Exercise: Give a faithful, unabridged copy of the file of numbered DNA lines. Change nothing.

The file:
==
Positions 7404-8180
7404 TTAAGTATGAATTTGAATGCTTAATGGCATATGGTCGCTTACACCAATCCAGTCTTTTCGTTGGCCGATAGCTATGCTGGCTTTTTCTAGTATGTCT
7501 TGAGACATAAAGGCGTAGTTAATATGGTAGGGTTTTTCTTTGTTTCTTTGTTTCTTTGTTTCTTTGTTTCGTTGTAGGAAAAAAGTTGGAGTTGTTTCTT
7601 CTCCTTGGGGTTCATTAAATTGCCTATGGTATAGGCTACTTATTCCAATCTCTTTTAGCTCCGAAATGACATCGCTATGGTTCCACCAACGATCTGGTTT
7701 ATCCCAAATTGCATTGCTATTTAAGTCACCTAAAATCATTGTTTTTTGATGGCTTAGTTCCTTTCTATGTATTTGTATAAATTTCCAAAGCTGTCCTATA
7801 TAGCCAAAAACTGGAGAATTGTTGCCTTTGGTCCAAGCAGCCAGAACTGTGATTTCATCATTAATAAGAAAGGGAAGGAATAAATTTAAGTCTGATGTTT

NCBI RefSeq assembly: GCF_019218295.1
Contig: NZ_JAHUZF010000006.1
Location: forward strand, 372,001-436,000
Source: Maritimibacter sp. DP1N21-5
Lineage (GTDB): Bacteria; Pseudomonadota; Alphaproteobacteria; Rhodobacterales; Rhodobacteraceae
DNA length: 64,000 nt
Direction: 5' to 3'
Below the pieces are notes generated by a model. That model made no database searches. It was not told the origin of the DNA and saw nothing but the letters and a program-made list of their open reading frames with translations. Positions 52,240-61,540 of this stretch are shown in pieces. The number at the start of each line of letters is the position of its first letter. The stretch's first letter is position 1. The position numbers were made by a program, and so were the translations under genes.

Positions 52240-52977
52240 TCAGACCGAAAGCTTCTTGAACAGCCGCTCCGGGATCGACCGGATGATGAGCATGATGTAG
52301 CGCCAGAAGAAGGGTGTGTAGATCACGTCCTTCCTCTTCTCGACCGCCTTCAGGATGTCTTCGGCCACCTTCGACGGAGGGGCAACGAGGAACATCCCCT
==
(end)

Positions 7404-8180
7404 TTAAGTATGAATTTGAATGCTTAATGGCATATGGTCGCTTACACCAATCCAGTCTTTTCGTTGGCCGATAGCTATGCTGGCTTTTTCTAGTATGTCT
7501 TGAGACATAAAGGCGTAGTTAATATGGTAGGGTTTTTCTTTGTTTCTTTGTTTCTTTGTTTCTTTGTTTCGTTGTAGGAAAAAAGTTGGAGTTGTTTCTT
7601 CTCCTTGGGGTTCATTAAATTGCCTATGGTATAGGCTACTTATTCCAATCTCTTTTAGCTCCGAAATGACATCGCTATGGTTCCACCAACGATCTGGTTT
7701 ATCCCAAATTGCATTGCTATTTAAGTCACCTAAAATCATTGTTTTTTGATGGCTTAGTTCCTTTCTATGTATTTGTATAAATTTCCAAAGCTGTCCTATA
7801 TAGCCAAAAACTGGAGAATTGTTGCCTTTGGTCCAAGCAGCCAGAACTGTGATTTCATCATTAATAAGAAAGGGAAGGAATAAATTTAAGTCTGATGTTT

NCBI RefSeq assembly: GCF_019218295.1
Contig: NZ_JAHUZF010000006.1
Location: forward strand, 372,001-436,000
Source: Maritimibacter sp. DP1N21-5
Lineage (GTDB): Bacteria; Pseudomonadota; Alphaproteobacteria; Rhodobacterales; Rhodobacteraceae
DNA length: 64,000 nt
Direction: 5' to 3'
Below the pieces are notes generated by a model. That model made no database searches. It was not told the origin of the DNA and saw nothing but the letters and a program-made list of their open reading frames with translations. Positions 52,240-61,540 of this stretch are shown in pieces. The number at the start of each line of letters is the position of its first letter. The stretch's first letter is position 1. The position numbers were made by a program, and so were the translations under genes.

Positions 52240-52977
52240 TCAGACCGAAAGCTTCTTGAACAGCCGCTCCGGGATCGACCGGATGATGAGCATGATGTAG
52301 CGCCAGAAGAAGGGTGTGTAGATCACGTCCTTCCTCTTCTCGACCGCCTTCAGGATGTCTTCGGCCACCTTCGACGGAGGGGCAACGAGGAACATCCCCT